Saturday, 26 May 2012

Number needed to treat - NNT

When someone asks me about something statistical I always panic, if only internally. It's not my strong point and that's why I'm a dentist and not a statistician.

Somehow on clinic on Friday, a student and I got to looking at the 5 year results on the Hall technique trial taking place in Scotland (link here). I was waxing on, as I do, about how great the results looked - major failures (i.e. irreversible pulpitis, loss of vitality, abscess, or unrestorable tooth) were 3% in teeth treated with the Hall technique and 16.5% for those with conventional treatment. The p value was 0.000488 - highly significant. And then it said "NNT 8". That's when the question came - what is NNT?

Let's say there's a drug that prevents heart attacks and in a trial comparing it to placebo, the results report an NNT of 8 over, say, 5 years. What this means is that 8 patients would have to take the drug for 5 years to prevent one heart attack. 

Now, this is a useful indicator of the effectiveness of the drug. Say the NNT was 100. That would mean 100 patients would need to take the drug for 5 years to prevent a single heart attack. Now you might think that it's still worth taking the drug but if the cost were, say, £1000 a year for the drug, it starts to look like a pretty expensive game. And what if the side effects are significant. For example, the drug causes severe and debilitating muscle cramp in 20% of people. So one person in 100 doesn't get a heart attack but 20 people get laid low by leg cramp. Maybe it's still worth it, but the point is that you begin to be able to get a sense of the benefit of an intervention by using NNT.

What the Hall trial here was saying is that since there was an NNT of 8, this means that - compared to conventional treatment - 8 teeth would need to be treated with the Hall technique instead of that conventional treatment to prevent one major failure. If that NNT had been 100, the technique wouldn't have looked that much better than conventional. If the Hall technique is, say double the cost of conventional treatment, treating 100 teeth with it instead of the conventional treatment could seem extravagant.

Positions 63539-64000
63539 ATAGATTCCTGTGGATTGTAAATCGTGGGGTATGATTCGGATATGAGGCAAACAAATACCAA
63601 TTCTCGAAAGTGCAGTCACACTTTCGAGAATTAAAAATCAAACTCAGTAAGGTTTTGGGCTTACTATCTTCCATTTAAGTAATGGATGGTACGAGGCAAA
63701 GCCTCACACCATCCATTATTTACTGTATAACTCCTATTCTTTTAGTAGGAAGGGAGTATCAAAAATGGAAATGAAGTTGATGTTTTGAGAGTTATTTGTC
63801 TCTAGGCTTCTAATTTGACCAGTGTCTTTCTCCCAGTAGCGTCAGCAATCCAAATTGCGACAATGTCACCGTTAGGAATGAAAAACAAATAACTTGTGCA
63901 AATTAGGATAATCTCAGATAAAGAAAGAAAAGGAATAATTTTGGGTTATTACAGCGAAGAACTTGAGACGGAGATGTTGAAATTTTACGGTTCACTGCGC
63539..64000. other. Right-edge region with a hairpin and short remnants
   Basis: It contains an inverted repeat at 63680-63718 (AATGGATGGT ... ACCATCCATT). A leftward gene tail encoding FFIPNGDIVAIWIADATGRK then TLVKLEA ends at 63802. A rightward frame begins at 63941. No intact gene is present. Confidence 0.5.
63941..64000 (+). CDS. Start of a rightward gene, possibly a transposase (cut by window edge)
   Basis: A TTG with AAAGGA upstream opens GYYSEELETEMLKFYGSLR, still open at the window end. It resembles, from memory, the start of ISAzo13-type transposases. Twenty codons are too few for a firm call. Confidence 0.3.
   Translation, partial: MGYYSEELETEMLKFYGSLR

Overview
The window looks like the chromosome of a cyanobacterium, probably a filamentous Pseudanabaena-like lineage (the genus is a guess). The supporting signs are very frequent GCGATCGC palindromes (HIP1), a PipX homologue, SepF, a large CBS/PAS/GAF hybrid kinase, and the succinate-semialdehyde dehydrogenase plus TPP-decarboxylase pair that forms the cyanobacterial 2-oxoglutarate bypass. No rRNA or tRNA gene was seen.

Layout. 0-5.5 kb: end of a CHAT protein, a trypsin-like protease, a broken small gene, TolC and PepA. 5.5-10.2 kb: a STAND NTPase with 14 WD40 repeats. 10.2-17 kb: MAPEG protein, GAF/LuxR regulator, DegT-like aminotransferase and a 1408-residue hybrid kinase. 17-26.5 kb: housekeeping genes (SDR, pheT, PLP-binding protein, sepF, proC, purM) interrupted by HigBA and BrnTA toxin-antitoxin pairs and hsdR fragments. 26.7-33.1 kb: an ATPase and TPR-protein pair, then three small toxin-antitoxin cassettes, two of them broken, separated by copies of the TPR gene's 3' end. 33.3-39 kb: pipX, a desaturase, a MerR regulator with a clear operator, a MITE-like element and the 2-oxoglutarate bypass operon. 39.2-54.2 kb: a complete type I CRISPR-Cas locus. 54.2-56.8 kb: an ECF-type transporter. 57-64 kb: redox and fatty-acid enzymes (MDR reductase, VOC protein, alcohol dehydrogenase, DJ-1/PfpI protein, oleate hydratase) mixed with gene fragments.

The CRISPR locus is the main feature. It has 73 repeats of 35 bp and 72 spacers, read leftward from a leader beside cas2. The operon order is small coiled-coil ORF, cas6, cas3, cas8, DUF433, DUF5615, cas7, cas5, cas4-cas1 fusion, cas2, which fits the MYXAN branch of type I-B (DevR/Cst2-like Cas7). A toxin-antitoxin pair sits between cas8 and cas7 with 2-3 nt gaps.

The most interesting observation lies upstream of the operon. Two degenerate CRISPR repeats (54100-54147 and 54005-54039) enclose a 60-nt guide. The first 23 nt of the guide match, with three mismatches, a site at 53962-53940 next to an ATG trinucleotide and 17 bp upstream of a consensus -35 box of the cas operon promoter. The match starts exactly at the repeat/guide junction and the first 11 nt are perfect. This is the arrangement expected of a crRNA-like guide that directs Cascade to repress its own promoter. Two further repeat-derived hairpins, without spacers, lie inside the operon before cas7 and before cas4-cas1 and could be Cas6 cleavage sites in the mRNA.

If the NNT had been 2 then that would mean for every 2 teeth treated with the Hall technique compared to the conventional treatment there'd be one tooth saved. That would be very impressive.

But cost is only one issue. What are the consequences of a major failure? This is an important issue when deciding what the NNT needs to be to have significance clinically. Say you had a drug that stopped a lethal cancer but the NNT was 100. You might feel that this was good as you save a life for every 100 people given the drug. The consequence of the intervention is massive. But what about saving a tooth? Is an NNT of 100 still significant? An NNT of 8 probably is from a humble dentist's (rather than oncologist's) point of view given that this means fewer children needing extractions and the loss of space maintenance. I'd like to know, though, what the cost of doing this is to every deciduous tooth with caries as this would allow an economic evaluation of the technique too.

There are no right and wrong answers to what the NNT should be, but perhaps you can see how the NNT can help inform us as clinicians, our patients and policy people who have to decide how to allocate scarce NHS resources.

If you'd like to read some more about this there's a very accessible explanation here.

Wednesday, 23 May 2012

Writing up research